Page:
Perl the hard Way
This book is a work in progress. I have some ideas about what will go into the next few chapters, but I am open to suggestions. I am looking for interesting programming projects that highlight some of the moderately advances features of Perl, like inter-process communication, the Perl/tk interface, or one of the infinite number of modules on CPAN. Learning Perl the Hard Way is a free book available under the GNU Free Documentation License. Readers are free to copy and distribute the text; they are also free to modify it, which allows them to adapt the book to different needs, and to help develop new material.
This book is about a marriage of two compatible yet unlikely partners. Extreme Programming (XP) is a software development methodology that enables users, business people, programmers, and computers to communicate effectively. Perl is a dynamic programming language that lets an XP team embrace the inevitable change caused by effective communication. Perl is the fixer and doer of the pair, and XP is the organizer and facilitator. Together they help you build robust software applications efficiently. Like any good marriage, the partners of Extreme Perl support each other. For example, XP asks business people to write acceptance tests, and Perl lets the business people use their own language and tools for the tests.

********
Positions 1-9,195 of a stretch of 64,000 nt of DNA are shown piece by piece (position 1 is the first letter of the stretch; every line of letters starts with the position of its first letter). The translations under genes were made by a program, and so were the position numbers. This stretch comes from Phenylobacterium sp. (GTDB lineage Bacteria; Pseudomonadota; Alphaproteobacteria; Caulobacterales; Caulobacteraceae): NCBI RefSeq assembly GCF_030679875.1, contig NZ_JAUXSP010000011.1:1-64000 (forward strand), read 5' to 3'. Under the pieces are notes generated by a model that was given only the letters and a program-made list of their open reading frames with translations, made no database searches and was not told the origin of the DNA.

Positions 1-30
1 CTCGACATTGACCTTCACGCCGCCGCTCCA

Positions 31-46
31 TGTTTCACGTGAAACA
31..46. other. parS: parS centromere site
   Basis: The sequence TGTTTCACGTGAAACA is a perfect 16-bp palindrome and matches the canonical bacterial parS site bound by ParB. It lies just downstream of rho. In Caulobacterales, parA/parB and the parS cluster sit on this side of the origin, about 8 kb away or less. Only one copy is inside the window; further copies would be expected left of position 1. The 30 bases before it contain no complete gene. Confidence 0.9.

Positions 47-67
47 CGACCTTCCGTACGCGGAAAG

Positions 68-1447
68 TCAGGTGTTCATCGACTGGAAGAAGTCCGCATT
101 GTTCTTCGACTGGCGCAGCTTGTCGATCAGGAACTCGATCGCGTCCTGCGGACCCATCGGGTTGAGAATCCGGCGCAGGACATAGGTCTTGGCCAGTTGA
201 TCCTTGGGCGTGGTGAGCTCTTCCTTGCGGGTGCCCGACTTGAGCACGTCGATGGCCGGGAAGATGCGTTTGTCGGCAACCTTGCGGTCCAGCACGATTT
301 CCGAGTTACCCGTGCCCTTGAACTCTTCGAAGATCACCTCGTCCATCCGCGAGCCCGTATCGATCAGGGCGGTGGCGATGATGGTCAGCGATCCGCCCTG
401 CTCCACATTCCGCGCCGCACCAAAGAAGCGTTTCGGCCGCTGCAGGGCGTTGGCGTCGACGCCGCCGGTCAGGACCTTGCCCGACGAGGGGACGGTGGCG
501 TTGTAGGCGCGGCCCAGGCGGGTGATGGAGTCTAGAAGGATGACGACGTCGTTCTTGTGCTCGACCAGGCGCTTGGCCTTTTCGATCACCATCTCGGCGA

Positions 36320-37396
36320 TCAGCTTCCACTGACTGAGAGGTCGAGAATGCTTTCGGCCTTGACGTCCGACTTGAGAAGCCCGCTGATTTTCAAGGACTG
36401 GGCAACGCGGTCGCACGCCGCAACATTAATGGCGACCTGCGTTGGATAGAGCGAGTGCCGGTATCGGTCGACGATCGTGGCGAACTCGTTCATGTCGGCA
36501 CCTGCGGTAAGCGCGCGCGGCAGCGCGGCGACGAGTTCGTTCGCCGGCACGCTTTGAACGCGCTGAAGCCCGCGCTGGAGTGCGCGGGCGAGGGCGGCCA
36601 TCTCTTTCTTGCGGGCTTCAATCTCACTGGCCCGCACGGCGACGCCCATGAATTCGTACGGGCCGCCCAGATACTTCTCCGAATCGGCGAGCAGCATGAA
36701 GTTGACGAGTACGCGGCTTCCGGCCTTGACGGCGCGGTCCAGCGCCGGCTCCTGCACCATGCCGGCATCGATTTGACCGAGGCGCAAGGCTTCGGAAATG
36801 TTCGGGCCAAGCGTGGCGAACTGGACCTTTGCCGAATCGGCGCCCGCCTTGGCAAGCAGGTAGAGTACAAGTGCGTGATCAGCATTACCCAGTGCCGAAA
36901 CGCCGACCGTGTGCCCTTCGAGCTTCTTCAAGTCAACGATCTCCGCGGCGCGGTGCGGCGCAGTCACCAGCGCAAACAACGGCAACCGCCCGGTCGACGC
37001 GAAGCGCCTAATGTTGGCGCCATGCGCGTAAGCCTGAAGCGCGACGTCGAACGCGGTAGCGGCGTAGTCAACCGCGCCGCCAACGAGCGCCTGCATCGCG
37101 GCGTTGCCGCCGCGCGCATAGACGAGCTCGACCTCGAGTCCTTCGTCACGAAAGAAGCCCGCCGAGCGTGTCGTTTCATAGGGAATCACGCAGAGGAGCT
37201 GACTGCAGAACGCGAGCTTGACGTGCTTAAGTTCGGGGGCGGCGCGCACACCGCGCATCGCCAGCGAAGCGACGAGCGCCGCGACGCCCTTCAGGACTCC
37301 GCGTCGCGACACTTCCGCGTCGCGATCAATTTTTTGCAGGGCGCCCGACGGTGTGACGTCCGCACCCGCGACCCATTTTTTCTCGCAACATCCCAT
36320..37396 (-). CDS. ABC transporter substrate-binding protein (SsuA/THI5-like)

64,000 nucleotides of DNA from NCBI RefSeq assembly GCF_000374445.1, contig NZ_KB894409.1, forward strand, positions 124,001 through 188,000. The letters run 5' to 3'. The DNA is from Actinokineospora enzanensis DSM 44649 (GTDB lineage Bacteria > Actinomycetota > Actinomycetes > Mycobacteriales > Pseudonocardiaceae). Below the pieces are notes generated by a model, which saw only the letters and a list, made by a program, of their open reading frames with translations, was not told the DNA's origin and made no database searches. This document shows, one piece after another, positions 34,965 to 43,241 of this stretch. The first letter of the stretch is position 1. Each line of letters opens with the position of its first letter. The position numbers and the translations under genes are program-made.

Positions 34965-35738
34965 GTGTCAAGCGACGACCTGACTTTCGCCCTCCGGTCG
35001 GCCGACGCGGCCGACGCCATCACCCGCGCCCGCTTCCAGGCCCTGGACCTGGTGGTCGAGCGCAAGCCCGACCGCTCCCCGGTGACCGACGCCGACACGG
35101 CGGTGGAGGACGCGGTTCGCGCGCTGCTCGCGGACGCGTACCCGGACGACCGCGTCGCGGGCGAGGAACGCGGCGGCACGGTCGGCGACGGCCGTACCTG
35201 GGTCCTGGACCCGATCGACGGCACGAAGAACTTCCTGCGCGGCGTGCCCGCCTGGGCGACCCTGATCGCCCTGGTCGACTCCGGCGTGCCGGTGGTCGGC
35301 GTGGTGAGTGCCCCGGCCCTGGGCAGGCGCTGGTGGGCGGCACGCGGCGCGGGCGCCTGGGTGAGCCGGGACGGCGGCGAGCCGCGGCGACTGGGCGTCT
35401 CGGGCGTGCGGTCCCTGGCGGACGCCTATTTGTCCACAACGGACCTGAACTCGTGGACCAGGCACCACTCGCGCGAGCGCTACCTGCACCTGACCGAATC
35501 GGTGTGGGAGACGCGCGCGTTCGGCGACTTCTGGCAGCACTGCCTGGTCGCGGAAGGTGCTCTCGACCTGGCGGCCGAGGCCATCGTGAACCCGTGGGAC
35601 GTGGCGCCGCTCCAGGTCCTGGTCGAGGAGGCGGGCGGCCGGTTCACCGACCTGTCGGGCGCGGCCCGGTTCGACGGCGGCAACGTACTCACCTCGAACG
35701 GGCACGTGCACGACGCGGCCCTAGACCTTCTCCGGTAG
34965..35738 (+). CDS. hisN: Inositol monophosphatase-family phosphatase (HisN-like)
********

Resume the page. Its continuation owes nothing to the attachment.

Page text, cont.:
If you find this book useful, please contribute to the FSF through Affero. I work full time at the FSF now, and if the FSF receives enough donations via Affero ear-marked for this project, I will be able to contribute time to the project again. This site was created as an early distribution center for Picking Up Perl. Picking Up Perl is a freely redistributable tutorial book on Perl. Currently, Bradley M. Kuhn is the primary author of the work. However, some others have contributed small patches, and lots of others have provided useful constructive criticism. Currently, edition 0.12 of the book is available. Note that this book is still under development. Errors are likely, so read carefully.
Due to his current demanding job, bkuhn hasn't had time to work on the book in over a year. He hopes to get started again eventually, and has started a (currently empty) savannah project for PUP.
Perl is a well-established programming language that has been developed through the time and effort of countless free software programmers into an immensely powerful tool that can be used on pratically every operating system in the world. Perl started out as the "Swiss army knife" of computer languages and was used primarily by system administrators, but over time it's grown into an immensely robust language used by web-developers and programmers worldwide. It's also a great way to learn programming techniques and develop your own style of coding. There's more than one way to do it" is the motto of Perl, but this book aims to take you through them all. We'll take you from installation, through the core language elements - regular expressions, references, modules and the like - and onto basic applied techniques.